On March 16, 1936, the government of the United States published the very first edition of the Federal Register.
President Roosevelt had been taking a lot of heat over the previous year; under his New Deal program, dozens of government agencies were passing new rules, regulations, and codes at an absolutely feverish pace.
It became impossible for anyone to keep track of them—even the other agencies within the government.
So in the summer of 1935 they created a new law requiring every executive agency to publish a daily, official record of their activities.
This official record was called the Federal Register. And it would contain a complete set of every rule, regulation, code, and proposal issued by each of the executive agencies.
The first edition was published on March 16, 1936. It was sixteen pages.
Every single work day since then, without fail, the government has published the Federal Register.
Its first full year (1937) contained a total of 3,450 pages. By 1942, the Federal Register had grown to over 10,000 pages.
It passed 20,000 for the first time in 1967. More than 30,000 in 1973. And more than 40,000 the following year in 1974.
The Federal Register exploded during the 1970s, in fact, touching nearly 90,000 pages by the end of the Carter administration.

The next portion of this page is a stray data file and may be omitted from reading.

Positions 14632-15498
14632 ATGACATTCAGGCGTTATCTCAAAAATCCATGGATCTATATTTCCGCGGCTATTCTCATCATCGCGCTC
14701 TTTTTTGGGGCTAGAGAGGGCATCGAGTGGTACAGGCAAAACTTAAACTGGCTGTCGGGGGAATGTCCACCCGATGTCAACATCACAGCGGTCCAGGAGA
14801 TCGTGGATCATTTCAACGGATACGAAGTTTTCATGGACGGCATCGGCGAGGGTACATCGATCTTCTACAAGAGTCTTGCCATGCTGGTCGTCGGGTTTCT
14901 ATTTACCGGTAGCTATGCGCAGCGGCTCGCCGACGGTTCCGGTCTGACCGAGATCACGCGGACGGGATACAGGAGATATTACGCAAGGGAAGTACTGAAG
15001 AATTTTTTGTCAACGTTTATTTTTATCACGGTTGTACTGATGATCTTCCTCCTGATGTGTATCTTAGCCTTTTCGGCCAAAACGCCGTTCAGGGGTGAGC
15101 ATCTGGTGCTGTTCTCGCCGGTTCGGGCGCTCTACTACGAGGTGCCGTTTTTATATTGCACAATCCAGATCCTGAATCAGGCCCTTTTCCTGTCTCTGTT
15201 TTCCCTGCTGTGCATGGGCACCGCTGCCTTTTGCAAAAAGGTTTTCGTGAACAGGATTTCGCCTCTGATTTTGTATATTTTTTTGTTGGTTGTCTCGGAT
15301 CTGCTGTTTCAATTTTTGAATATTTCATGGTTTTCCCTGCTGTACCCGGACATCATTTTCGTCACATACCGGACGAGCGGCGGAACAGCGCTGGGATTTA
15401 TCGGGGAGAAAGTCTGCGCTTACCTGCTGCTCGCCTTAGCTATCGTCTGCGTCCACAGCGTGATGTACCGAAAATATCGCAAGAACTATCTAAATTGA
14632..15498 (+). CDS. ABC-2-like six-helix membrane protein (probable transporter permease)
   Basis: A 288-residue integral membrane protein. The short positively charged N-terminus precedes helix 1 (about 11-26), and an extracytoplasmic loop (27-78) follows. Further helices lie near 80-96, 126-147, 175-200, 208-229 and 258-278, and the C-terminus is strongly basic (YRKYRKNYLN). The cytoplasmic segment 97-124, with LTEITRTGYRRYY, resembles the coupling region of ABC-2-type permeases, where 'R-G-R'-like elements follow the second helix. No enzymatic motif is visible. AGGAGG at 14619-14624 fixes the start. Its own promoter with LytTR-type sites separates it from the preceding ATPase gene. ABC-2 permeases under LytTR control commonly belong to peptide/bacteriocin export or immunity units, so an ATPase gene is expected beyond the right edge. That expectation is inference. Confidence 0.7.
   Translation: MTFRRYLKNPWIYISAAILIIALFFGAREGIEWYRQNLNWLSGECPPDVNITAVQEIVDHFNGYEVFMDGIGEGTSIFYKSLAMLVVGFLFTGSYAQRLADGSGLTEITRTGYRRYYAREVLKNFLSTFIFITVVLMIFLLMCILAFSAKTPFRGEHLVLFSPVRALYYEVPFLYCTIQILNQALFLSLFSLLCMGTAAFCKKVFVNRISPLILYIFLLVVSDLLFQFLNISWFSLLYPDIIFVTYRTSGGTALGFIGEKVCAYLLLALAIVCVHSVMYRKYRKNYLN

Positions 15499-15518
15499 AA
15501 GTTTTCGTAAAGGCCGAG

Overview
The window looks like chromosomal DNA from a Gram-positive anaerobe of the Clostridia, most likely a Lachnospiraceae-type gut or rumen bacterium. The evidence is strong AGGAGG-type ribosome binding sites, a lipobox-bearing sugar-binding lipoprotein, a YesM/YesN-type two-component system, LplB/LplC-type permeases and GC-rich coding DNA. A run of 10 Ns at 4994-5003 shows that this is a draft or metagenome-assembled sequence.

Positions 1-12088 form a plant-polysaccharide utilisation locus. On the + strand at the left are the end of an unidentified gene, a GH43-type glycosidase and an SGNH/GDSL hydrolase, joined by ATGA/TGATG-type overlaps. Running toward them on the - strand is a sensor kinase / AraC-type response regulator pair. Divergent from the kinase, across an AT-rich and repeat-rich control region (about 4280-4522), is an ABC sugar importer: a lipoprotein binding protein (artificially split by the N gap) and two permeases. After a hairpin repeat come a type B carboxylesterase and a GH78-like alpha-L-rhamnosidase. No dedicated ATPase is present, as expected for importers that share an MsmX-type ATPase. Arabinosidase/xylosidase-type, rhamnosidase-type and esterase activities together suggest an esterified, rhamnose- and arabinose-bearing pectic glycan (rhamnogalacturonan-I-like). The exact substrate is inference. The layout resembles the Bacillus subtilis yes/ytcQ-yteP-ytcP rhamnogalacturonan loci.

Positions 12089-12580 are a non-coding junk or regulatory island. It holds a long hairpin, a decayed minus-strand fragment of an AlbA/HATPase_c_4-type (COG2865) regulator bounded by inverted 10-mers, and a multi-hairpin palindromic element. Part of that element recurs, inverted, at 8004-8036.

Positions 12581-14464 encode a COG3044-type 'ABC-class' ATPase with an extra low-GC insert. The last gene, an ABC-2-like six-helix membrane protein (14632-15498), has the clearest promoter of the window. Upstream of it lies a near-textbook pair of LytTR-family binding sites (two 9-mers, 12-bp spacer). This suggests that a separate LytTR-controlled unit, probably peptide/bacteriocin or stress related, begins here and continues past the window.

During Reagan’s time, the publication shrank to under 50,000, only to rise again under subsequent presidents.
The longest edition ever published was logged at 6,653 pages in a single day, during the administration of Bush II.
President Obama has averaged nearly 80,000 pages per year, far and away the highest of any President in US history.
This morning’s edition, in fact, is a whopping 358 pages full of new rules, regulations, and proposals.
Did you read it? Neither did I. But as the old saying goes, ignorance of the law is not an excuse.
This is absurd. Every single one of those regulations makes people less free.
They criminalize the most innocent behavior and make it impossible for the average person to know what’s legal and what’s not as if we all have some some civic duty to read and memorize 80,000 pages per year of government regulation.
4,500 criminal statutes now exist under US Code. That’s 1,500 times more than the three crimes outlined in the Constitution– piracy, treason, and counterfeiting.
(Ironically, the Federal Reserve and commercial banks commit the latter on a daily basis…)
We’ve seen this theme countless times throughout history.
Under Diocletian’s reign, the Roman Empire’s body of laws and regulations multiplied like rabbits.
He centralized all aspects of the economy, controlling wages, prices, commerce, and agricultural activity. Violations in many cases were subject to the death penalty.
And when people complained, he told them that the barbarians were at the gate, and that individual liberty needed to be sacrificed for the greater good of security.
By Diocletian’s time, Rome was already bankrupt. His regulations pushed the Empire over the edge.
It’s not much different today. Each and every one of these obscure regulations COSTS MONEY.
So it’s not surprising that as the number of pages in the Federal Register has increased, so has the US federal debt.
In order to pay for all of this bureaucracy, every citizen has become subject to an increasingly complex and punitive tax system, enforced at the point of a gun by a bankrupt government desperate to keep the party going.